Using either iMessages or FaceTime on the iPhone is a great alternative for coworkers to stay in touch in the event that messaging services like Slack go down. They're also a handy means of communicating between buyers and sellers, as it provides a more intimate way of either checking out or showcasing a product. But you're not always going to want to give out your real number to everyone.
Some iPhone users who updated to iOS 11 can no longer see the "Message" icon in the share sheet when in apps such as Photos, which means they can only text or iMessage an image from within the Messages app itself now. This is a bug with remote management software which will hopefully get fixed soon, but until then, the solution isn't pretty.
If your iPhone is acting up, frozen on a screen, and/or won't respond to you, force-restarting it is a surefire way to whip it back into shape. And the process is easy on older devices ... just hold down a two-button combo until the Apple logo appears. That's no longer the case with the iPhone 8 and iPhone 8 Plus, which require a more extensive procedure that's harder to remember.
It appears as though the cutting-edge iPhone X has one-upped its Android competitors like the Galaxy S8 when it comes to facial recognition. Apple packed the flagship with an array of front-facing sensors to compliment its selfie camera, which allows the new device to more accurately analyze faces.
In a classic case of one step forward, two steps back, Apple has eliminated the ability to use multiple iCloud accounts for FaceTime and Messages in iOS 11, meaning the primary Apple ID on the account is the only one allowed. As inconvenient as this omission is, there's still a way to use alternate iCloud accounts on your iPhone with a little hackery.
With the arrival of the exclusive iPhone X, Apple has caught up with the trend of full-screen smartphones with high aspect ratios like the Samsung Galaxy S8 and Essential Phone. In order to accomplish this feat, sacrifices had to be made, which meant the demise of the iconic home button and Touch ID. A slew of other functions such as the App Switcher, Siri, and Apple Pay had to be reassigned as a result —along with entering DFU mode.
After installing the new iOS 11 update on one of our iPads, we noticed something peculiar — AirDrop simply stopped working. The button was still there in the revamped Control Center, but it was almost imperceptibly grayed out. Tapping it did nothing, nor did long-pressing or 3D Touching. Even more perplexing, AirDrop was just working flawlessly before the update.
AirDrop is an underrated feature that lets you to quickly transfer files like songs and photos via Bluetooth and Wi-Fi from your iPhone to Macs and other iOS devices. It's been a staple in the Control Center ever since iOS 7, prominently displayed for easy access. However, with iOS 11, that quick access to AirDrop has seemingly disappeared.
How To: What All the Bluetooth & Wi-Fi Symbols Mean in iOS 11's New Control Center (Blue, Gray, or Crossed Out)
Now that iOS 11 is officially rolling out to millions of iPhones, many users are upset with the fact that Apple has removed the 3D Touch multitasking gesture that we enjoyed in older iOS versions. Though not as fluid as this gesture, there is still a hidden way to quickly get into the app switcher without having to double-click the home button.
The iOS 11 update brings a bunch of new changes for iPhone users. Many of those changes are awesome, like the customizable Control Center or two additional iMessage effects. One of the changes, however, is the new App Drawer in Messages, which can annoy anyone who doesn't really use any iMessage apps.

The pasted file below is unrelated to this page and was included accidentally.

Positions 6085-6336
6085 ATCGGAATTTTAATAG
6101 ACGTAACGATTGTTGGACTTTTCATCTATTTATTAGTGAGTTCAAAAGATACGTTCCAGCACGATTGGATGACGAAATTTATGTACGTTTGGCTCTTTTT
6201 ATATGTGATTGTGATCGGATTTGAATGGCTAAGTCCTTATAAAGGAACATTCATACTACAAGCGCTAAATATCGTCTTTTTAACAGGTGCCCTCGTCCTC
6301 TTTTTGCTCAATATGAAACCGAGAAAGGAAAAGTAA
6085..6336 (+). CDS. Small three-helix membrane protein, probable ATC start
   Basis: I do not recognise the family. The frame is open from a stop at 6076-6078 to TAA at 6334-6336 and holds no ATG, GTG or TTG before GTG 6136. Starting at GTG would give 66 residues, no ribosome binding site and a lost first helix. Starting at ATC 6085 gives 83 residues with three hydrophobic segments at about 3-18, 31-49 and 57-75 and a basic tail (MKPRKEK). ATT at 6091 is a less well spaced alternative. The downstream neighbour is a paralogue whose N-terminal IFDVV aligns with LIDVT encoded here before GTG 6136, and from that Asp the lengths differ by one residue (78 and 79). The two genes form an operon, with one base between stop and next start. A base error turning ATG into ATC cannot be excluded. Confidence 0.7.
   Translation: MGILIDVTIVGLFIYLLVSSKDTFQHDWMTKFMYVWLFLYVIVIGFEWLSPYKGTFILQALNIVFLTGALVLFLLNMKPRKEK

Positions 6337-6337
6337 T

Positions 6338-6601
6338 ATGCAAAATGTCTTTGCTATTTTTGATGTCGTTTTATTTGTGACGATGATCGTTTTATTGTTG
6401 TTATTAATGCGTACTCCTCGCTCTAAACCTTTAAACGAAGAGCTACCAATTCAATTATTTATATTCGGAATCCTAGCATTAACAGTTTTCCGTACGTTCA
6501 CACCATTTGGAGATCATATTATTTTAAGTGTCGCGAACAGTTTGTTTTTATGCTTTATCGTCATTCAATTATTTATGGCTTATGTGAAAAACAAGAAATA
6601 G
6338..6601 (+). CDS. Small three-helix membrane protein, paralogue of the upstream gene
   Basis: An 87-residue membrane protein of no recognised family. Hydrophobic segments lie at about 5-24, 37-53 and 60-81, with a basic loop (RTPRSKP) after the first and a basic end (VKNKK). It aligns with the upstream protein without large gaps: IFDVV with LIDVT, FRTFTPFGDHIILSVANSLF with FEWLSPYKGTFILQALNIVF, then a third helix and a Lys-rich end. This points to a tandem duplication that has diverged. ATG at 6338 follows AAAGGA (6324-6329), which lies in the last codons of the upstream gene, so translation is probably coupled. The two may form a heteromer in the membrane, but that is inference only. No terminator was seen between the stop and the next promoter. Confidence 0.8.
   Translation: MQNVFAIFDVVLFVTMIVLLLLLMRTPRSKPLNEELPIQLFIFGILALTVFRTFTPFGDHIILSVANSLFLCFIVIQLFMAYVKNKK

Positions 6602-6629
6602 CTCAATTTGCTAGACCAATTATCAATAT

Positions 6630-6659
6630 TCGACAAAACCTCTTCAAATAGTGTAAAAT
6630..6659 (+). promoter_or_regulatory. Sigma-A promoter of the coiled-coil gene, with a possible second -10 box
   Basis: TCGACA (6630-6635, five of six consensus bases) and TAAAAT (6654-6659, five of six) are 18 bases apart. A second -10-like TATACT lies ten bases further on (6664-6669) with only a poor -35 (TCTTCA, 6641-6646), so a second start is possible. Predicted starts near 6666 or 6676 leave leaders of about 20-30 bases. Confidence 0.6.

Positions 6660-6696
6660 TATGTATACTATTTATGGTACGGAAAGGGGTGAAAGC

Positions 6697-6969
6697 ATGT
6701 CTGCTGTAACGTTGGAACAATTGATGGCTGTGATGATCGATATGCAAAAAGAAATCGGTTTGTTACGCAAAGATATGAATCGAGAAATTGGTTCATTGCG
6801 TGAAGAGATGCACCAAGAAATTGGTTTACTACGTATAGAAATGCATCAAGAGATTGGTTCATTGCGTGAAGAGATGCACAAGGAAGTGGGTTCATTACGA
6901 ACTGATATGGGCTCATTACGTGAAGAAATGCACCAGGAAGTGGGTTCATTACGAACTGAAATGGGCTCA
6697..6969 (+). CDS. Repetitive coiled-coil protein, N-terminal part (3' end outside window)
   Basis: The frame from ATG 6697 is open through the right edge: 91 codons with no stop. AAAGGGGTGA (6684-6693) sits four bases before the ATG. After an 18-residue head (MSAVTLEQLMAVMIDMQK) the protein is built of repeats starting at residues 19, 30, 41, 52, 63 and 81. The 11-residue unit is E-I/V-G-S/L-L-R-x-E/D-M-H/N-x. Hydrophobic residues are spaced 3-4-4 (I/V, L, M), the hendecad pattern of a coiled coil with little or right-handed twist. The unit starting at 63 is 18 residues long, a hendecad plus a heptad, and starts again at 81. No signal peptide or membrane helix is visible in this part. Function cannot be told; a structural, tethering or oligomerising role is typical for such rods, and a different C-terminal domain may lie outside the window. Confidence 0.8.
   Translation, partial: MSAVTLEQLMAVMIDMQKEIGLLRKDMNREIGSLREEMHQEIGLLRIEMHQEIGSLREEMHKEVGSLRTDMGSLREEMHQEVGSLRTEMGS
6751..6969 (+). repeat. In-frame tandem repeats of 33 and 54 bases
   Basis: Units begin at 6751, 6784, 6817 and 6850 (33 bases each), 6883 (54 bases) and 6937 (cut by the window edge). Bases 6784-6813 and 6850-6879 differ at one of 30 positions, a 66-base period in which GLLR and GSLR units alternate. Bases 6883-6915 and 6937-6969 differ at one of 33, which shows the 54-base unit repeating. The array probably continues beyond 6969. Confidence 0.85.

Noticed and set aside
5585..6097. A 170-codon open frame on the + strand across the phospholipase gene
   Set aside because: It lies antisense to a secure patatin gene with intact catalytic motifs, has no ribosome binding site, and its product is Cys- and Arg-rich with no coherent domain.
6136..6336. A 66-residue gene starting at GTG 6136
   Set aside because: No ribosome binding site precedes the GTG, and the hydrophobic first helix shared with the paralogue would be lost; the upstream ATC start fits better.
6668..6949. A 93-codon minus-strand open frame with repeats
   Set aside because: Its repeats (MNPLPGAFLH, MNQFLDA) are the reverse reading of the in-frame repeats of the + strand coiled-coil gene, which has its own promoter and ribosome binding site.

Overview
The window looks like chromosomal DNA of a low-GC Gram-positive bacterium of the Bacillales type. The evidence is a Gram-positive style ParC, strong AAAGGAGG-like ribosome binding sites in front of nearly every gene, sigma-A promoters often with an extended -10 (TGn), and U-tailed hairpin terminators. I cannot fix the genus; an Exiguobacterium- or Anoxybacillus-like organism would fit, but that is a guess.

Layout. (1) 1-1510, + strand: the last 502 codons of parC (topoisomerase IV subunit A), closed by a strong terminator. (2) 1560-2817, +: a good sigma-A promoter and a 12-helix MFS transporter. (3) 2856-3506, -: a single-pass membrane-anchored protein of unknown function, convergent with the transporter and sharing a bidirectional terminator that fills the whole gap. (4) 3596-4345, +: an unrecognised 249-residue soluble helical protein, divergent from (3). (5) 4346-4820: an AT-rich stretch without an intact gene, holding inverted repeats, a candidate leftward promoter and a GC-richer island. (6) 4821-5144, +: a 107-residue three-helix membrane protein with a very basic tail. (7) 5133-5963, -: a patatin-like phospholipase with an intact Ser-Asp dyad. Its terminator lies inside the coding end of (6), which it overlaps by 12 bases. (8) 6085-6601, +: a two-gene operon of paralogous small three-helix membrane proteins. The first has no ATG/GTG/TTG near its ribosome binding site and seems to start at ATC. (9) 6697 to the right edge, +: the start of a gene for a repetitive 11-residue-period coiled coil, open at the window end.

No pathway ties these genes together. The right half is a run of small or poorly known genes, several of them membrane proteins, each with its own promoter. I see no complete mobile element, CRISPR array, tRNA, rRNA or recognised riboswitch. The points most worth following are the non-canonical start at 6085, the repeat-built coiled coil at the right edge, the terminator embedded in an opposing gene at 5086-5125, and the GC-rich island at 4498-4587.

Apple's iOS 11 release promises many improvements and fresh ideas. One of those new ideas is an image codec called HEIF (similar to HEVC for videos), designed to reduce the space photos take up on your iPhone. But it's so new that it's already causing issues with compatibility.
Now that iOS 11 is official, everyone can enjoy all of the great new features available, but there are certainly a few bad seeds in there that you'll probably find annoying. Luckily, a lot of these disagreeable quirks can be changed for the better.
The final developer version of iOS 11 was leaked a few days ago, but Apple quickly stopped signing it so nobody else could install it. With Apple's Sept. 12 event now over, the Golden Master (GM) version of iOS 11, the same version that will be released to everyone around Sept. 19, is available to install again — and anyone can get it.
Using the Mail app to log in and sync to email services such as Gmail and Outlook is incredibly easy to accomplish on the iPhone thanks to the intuitive nature of its operating system. This is still evident with iOS 11, and though the process differs slightly from its predecessors, it can still be accomplished with relative ease.
While the Mail app didn't get as much love from Apple in the iOS 11 update as Maps, Photos, Safari, Siri, Camera, Messages, Notes, and the App Store did, there are still a few new features you need to know about when emailing on your iPhone.
While fully closing apps on your iPhone can keep it running at peak efficiency since it frees up memory and stops background refreshing, it's best used as a way to deal with unresponsive apps. When you have an issue with a certain app, just force-close it instead of rebooting. But the process of force-closing on the new iPhone X is different than other models, so how do you do it?
While all of Apple's tech used for Face ID on the iPhone X is impressive, it's still debatable whether it's more convenient than Touch ID. There are also concerns that your face could be used to track your shopping patterns or even be seen during mass surveillance by intelligence agencies. More importantly, it could be easier for law enforcement, and even thieves, to force you to unlock your iPhone.
So, you've gotten (or are getting) a shiny new iPhone 8 or 8 Plus. Congratulations! It's got great new features including the new A11 Bionic chip, wireless and fast charging, and portrait lighting. And let's not forget a much better battery ... right?
When Apple announced the iPhone X, 8, and 8 Plus, they had a laundry list of new features to talk about. They discussed the improved camera, the new screen, wireless charging, and many other things, but they curiously failed to mention that they just matched one of biggest features Android has touted over Apple for years — fast charging.